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Micarelli fell into acting -- literally.
Last summer, the classical violinist tripped backstage after a concert in Tuscany and landed on a wine glass, severing three nerves in her left hand. Doctors told her she might not play at the same level again. Then she got a call from HBO.
"The timing couldn't have been better," says the musician who plays Annie, a soulful street fiddler with the chops to make it big. "I figured I could try this out while I rehabbed my hand."
Born to Korean and Italian parents in Queens, N.Y., Micarelli picked up the violin when she was 3. She attended Juilliard and has toured with such acts as Jethro Tull and Josh Groban.
Under the tutelage of the Big Easy's musicians, she learned how to play traditional New Orleans jazz. "This has been such an education for me," she notes. "Coming from a classical background, I often get lost in the technical side of music. But these songs are all about the story."
As to her severed nerves: "Luckily I healed quickly, because I play a lot on the show."
"In those days," says McDermott, recalling the months after the hurricane, "we were worried about core elements of the music culture -- high school marching bands, gospel choirs, Mardi Gras Indians -- getting wiped out completely."
Luckily, McDermott's career didn't get wiped out: he landed a lot of what he likes to call "Katrina sympathy gigs." Between the benefit concerts and festivals abroad, the jazz pianist raked in more money in one year than he had the previous 20, playing everywhere from riverboats to Carnegie Hall.
"A lot of largess flowed toward New Orleans musicians," he says.
This trumpeter had a favorite way of passing time on the "Treme" set.
"I'd set up my portable grill, invite a bunch of friends and we'd drink beer and barbecue until someone yelled 'Action!' " says Ruffins, whose high-octane Thursday night gigs at Vaughan's Bar in New Orleans are legendary.
Ruffins grew up in the lower Ninth Ward, a block from where the levees broke, and didn't start playing trumpet until he was a teenager. In 1983, while still in high school, he formed the Rebirth Brass Band, which appears in the opening scene of the "Treme" pilot, before going on to front the jazz quintet Barbecue Swingers, a nod to his favorite hobby.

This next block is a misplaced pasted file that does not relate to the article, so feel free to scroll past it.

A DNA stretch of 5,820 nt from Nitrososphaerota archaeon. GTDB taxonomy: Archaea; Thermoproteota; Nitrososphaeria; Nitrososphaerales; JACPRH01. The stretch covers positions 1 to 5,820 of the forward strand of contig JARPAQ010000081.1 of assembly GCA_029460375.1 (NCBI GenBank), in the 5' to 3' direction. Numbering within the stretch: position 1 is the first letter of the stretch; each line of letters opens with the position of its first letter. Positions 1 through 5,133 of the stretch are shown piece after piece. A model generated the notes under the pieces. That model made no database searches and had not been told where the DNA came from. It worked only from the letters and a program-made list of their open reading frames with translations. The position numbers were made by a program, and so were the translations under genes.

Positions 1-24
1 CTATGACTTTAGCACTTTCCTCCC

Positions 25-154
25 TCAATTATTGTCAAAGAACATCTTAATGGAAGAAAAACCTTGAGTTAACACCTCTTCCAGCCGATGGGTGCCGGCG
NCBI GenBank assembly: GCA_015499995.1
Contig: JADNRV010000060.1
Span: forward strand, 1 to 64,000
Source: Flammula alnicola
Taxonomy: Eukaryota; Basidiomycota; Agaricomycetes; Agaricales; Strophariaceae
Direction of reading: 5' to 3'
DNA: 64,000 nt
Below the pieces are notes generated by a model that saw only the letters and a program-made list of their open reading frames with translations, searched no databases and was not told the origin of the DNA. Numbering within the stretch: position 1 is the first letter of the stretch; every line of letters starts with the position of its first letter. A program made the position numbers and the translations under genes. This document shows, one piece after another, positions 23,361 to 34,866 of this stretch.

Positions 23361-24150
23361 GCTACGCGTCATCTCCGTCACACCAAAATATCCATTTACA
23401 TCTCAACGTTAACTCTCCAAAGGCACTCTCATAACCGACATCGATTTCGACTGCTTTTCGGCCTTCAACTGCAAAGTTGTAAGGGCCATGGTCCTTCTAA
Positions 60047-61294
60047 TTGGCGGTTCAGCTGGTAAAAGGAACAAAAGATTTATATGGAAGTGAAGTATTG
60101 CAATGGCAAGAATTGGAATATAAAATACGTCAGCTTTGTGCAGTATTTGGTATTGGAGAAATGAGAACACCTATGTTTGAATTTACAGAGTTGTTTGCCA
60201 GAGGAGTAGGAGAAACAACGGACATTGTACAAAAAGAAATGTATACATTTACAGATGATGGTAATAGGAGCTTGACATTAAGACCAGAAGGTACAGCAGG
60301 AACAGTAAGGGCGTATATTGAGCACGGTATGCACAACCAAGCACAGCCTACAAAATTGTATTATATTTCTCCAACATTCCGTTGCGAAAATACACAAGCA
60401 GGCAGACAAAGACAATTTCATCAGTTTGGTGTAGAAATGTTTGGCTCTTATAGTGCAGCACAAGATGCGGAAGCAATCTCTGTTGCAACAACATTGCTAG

In "Treme," Ruffins plays himself -- with his full rakish attitude and trademark side-cocked hat in place -- as a musical do-gooder who helps struggling musicians get work. Simon made sure that Ruffins' own reputation as a hometown saint is palpable on-screen.
That's just one of the reasons why he's happy.
"Someone finally got it right," Ruffins says about the show's authentic depiction of New Orleans. "I've waited a lifetime for a show like this."
In the very first scene of "Treme" a musician haggles with a parade organizer over a fair price for his brass band to play a "second line," New Orleans' speak for musical street parade. "But you said you were gonna have Shorty," the organizer says. "He ain't here."
Lesson: If you want to get paid, get Shorty.
Back when Andrews' instrument towered over his 7-year-old frame (hence his brother dubbing him "Shorty"), the trombonist was already making a name for himself playing funerals and second lines in New Orleans' real Treme neighborhood.
Hailing from a musical family--his grandfather was 1970s soul singer Jessie Hill--the child prodigy went on to perform with U2 and Green Day. Days after Katrina hit, he took off on a world tour with Lenny Kravitz. "It was tough watching it all go down on TV and not be able to do anything," says Andrews, a wiry jeans and t-shirt guy who's also a busy recording artist of jazz, funk and rock. A self-professed fanatic of "The Wire," Andrews jumped at the chance to work with Simon and join the "Treme" cast.
"I can literally watch this show, walk out my front door and experience the same thing," he says. "You can't say that about too many shows on television."